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Ever feel as if you're speaking with the mute button on? Here's how to get people to listen.
Didn't you explain how to hand-dry the sweater? What part of "trim" did the hair-hacking stylist not understand? And weren't you the one who first brought up the idea that just flew from your colleague's lips and is now "the most genius thing" your boss has ever heard?
Some people, it seems, could command attention while reciting a list of fertilizer chemicals; others are ignored no matter what they have to say. "There's a whole skill set involved in being heard," says John Gray, PhD, author of Why Mars and Venus Collide. It all starts with noticing how others are reacting to you. A few talking points:
1. When you're trying to be helpful, do others avoid making eye contact with you? Do they interrupt or show little interest in your point of view? You may be coming across as a know-it-all, or your advice could sound like criticism, Gray says. Eventually people may stop listening to your ideas altogether. Next time you have a suggestion, try asking, "Would you like to know what I think?" Or "I have a different perspective—would you like to hear it?"
2. While you're talking, do people check their BlackBerries or make you feel like you're wasting their time? Tony Alessandra, PhD, author of Charisma: Seven Keys to Developing the Magnetism that Leads to Success, says you may be losing your audience due to a discrepancy in communication styles. "Some people respond to emotion and storytelling, while others need you to get to the point," he explains. Note how fast the other person speaks and try to match his speed: If you talk too slowly to a fast-paced communicator, his mind may wander; if you talk too rapidly to a slower-paced person, he may feel flustered and tune out.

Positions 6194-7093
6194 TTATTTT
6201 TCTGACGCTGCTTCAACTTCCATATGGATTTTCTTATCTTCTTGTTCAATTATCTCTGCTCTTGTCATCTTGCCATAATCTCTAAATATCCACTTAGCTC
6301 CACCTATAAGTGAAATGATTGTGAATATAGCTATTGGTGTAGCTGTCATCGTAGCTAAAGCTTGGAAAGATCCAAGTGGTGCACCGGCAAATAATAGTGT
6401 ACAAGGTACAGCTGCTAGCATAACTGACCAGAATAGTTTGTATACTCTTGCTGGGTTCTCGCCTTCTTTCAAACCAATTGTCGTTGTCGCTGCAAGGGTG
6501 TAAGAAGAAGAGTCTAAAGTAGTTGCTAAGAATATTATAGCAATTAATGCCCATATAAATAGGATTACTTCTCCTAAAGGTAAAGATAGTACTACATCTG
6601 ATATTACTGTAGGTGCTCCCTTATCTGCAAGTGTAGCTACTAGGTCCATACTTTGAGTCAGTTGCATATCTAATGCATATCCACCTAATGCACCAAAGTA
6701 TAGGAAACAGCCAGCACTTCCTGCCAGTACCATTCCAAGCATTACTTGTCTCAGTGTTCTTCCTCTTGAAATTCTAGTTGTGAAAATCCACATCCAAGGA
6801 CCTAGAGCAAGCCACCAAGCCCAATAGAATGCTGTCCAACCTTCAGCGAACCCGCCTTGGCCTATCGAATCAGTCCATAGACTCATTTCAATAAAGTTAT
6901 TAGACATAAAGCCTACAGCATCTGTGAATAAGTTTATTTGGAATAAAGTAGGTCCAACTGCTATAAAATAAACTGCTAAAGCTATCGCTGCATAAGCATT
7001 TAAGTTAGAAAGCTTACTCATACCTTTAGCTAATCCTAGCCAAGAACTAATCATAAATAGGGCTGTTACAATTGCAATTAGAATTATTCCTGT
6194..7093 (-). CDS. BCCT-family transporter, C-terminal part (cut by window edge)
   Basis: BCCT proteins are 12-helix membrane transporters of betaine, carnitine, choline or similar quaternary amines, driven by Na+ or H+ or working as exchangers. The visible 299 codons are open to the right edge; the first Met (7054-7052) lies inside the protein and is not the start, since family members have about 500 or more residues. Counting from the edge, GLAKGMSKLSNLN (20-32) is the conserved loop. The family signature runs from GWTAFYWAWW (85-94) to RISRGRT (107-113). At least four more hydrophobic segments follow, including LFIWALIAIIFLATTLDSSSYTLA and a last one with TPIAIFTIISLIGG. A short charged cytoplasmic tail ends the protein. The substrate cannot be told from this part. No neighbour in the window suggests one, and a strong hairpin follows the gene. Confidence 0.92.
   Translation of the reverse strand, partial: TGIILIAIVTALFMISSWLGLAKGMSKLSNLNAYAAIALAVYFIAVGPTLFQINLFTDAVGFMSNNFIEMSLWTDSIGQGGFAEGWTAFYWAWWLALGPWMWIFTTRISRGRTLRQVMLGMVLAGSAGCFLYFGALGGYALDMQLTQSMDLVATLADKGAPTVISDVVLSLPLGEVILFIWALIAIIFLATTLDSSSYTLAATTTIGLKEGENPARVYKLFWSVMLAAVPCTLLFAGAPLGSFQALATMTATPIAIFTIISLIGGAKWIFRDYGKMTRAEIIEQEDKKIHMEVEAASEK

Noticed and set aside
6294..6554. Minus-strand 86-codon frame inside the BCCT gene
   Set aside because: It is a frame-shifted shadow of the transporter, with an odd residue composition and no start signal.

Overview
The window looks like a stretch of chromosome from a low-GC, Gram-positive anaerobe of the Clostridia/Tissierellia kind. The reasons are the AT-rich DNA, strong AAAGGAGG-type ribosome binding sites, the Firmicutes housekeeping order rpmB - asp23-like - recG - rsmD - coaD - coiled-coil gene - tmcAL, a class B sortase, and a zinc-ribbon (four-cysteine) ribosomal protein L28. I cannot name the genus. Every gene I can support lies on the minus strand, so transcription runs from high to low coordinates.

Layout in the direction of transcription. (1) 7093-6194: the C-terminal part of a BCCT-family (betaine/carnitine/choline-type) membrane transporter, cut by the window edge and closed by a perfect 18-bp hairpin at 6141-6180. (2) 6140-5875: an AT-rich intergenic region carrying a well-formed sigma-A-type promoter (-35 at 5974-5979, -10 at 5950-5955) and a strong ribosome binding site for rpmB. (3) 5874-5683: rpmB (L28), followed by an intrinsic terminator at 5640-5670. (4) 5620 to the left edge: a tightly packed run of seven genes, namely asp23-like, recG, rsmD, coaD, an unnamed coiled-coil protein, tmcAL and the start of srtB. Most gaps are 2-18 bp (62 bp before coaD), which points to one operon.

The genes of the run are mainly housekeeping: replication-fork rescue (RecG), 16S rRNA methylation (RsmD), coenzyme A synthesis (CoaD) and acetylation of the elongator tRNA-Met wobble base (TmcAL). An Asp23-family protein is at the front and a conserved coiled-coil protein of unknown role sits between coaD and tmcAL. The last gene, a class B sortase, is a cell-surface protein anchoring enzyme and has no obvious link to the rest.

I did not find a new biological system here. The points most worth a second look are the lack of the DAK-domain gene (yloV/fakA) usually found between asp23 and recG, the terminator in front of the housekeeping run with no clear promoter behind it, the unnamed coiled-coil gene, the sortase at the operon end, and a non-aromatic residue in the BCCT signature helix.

3. Do friends drift off while you're pouring your heart out? According to Gray, many women like to commiserate—talking about problems not in order to fix them but simply to share them as a way to reduce stress. But some people—particularly men—hear such talk as a burdensome request for help. "Let your friend or coworker know that you just want to vent for a few minutes about what's going on," Gray advises, "and tell him that he doesn't have to say or do anything about it. That releases him from assuming that he must offer a solution."
4. No matter what, you can't go wrong by showing interest in what other people say and making them feel important. In other words, the better you listen, the more you'll be listened to.
Next: Need more help? Here's more advice on how to speak up
From the November 2009 issue of O, The Oprah Magazine
We Hear You!